Oerlikon Barmag and Oerlikon Neumag have been supplying systems for the manufacture of bicomponent staple fibre yarns and filament yarns since the mid-1980s and are hence able to draw on extensive process know-how and expertise. The two manmade fibre systems constructors have already equipped both staple fibre systems and systems used for the manufacture of BCF, POY, FDY and spunbond with bicomponent spinning machinery. Here, the primary focus was on the four cross-sections already mentioned.
The requirements for the systems and processes are becoming increasingly complex. Mixing ratios of 70/30 have long been standard now, with larger mixing ratios – such as 90/10 for core-sheath bicomponent yarns – increasingly shifting into the foreground. Correspondingly, separate special temperature controls for each polymer type and an expanded process window are standard for Oerlikon Barmag and Oerlikon Neumag concepts.
With all bicomponent system concepts, the temperature transfer for the differing polymers A and B can be set separately all the way through to the spin beam; in other words, for the extruder, the melt filter and the polymer lines through to the spin beam.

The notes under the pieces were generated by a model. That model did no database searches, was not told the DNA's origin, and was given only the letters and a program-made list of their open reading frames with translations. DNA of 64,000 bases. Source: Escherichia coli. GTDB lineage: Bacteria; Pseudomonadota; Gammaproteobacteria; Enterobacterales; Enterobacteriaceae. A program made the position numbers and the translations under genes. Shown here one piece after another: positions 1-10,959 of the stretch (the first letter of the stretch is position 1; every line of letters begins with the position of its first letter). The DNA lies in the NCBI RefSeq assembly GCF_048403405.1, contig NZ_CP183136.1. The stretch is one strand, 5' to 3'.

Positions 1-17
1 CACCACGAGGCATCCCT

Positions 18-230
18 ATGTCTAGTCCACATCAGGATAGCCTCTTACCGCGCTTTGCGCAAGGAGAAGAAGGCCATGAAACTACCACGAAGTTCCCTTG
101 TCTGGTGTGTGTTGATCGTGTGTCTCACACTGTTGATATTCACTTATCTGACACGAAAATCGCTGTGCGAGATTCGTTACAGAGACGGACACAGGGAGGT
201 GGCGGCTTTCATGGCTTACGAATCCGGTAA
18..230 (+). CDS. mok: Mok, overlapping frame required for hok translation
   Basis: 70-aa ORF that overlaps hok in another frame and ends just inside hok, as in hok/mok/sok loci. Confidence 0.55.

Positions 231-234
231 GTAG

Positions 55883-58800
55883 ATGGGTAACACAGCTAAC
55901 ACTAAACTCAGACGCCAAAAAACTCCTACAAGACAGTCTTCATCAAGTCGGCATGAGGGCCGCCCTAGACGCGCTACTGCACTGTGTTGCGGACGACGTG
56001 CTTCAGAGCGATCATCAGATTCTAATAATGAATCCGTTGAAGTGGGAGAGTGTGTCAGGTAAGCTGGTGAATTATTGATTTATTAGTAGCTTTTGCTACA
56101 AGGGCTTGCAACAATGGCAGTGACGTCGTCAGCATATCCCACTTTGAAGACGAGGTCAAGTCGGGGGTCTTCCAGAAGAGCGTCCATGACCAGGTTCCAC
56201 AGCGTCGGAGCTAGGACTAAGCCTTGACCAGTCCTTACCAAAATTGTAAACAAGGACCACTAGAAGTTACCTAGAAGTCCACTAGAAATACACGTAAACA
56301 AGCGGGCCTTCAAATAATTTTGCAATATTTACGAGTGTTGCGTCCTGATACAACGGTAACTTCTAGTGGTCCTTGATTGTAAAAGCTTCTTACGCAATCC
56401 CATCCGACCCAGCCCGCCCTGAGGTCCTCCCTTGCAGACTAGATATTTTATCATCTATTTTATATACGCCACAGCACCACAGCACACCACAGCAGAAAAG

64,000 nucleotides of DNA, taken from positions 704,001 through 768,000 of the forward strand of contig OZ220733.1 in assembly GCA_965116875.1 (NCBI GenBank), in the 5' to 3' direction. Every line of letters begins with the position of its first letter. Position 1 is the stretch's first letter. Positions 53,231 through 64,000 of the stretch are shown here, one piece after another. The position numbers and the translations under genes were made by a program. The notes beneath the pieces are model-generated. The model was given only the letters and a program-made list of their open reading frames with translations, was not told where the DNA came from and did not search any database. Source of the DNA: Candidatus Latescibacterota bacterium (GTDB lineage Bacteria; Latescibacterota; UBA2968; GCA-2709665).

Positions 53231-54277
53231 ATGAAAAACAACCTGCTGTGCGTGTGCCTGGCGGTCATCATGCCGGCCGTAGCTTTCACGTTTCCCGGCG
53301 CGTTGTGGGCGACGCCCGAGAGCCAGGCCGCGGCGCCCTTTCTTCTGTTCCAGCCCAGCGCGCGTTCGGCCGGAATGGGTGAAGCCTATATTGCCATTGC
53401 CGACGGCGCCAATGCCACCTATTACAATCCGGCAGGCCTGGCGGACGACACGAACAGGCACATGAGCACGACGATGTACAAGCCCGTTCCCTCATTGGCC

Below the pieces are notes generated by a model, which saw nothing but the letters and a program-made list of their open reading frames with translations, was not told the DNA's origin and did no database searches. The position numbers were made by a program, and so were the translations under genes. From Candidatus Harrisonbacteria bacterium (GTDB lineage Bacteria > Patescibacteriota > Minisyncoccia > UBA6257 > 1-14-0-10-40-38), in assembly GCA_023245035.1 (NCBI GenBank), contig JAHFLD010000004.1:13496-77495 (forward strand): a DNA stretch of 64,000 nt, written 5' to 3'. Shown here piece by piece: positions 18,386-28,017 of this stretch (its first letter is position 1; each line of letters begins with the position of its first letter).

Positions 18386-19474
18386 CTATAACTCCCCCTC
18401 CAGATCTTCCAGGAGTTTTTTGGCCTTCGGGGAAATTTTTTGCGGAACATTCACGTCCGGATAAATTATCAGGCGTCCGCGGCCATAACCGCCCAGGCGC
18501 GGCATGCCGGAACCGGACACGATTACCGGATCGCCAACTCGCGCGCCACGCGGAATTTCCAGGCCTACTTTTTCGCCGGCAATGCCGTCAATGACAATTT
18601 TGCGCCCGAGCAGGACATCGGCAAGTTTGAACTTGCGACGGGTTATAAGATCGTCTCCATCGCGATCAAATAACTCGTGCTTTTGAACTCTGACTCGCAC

Depending on the polymer type, it is recommended that the temperatures be separated even more systematically. With these concepts, the temperatures are separated until directly before the polymers reach the spin packs; specifically the melt inlet lines, the spinning pumps and the majority of the melt lines from the spinning pumps to the spin packs.
Depending on the system concept, the temperature transfer for polymer B differs in length (Fig. 2). Irrespective of this, the two polymers meet in the spin pack. Here, a joint temperature level is achieved, which results in the corresponding polymer viscosities. To ensure even spinning quality, the ratios of the polymer viscosities should not be too disparate. In the case of side-by-side processes, substantial differences in viscosity result in spinning errors. So-called ‘dog legs’, for example, lead to the melt flow bending just below the spinneret.
This system concept includes separate temperature transfer up to the polymer entering the spin beam. The starting situation: polymer A (i.e. PET) has a process temperature greater than or equal to polymer B (i.e. PA6). Generally, the distribution lines for polymer A and the spin beam have the same temperatures. They are frequently connected to an HTM circuit.
However, systematic temperature separation, as made possible in the case of the dual-temperature system, is nevertheless not always essential. For some bicomponent processes – such as processing recycled polymer or B-grade polymer in the core and virgin polymer in the sheath, for example – the same process temperatures are set. For some staple fibre and spunbond products, the temperature transfer is also as in the case of the single-temperature system, although the process temperatures are very different. One example of these is the core-sheath fibres PET/PE: the processing temperature for PET is around 295 °C and around 210 °C for PE. This is possible because PE is relatively insensitive to higher temperatures and the dwell times are low due to the throughput.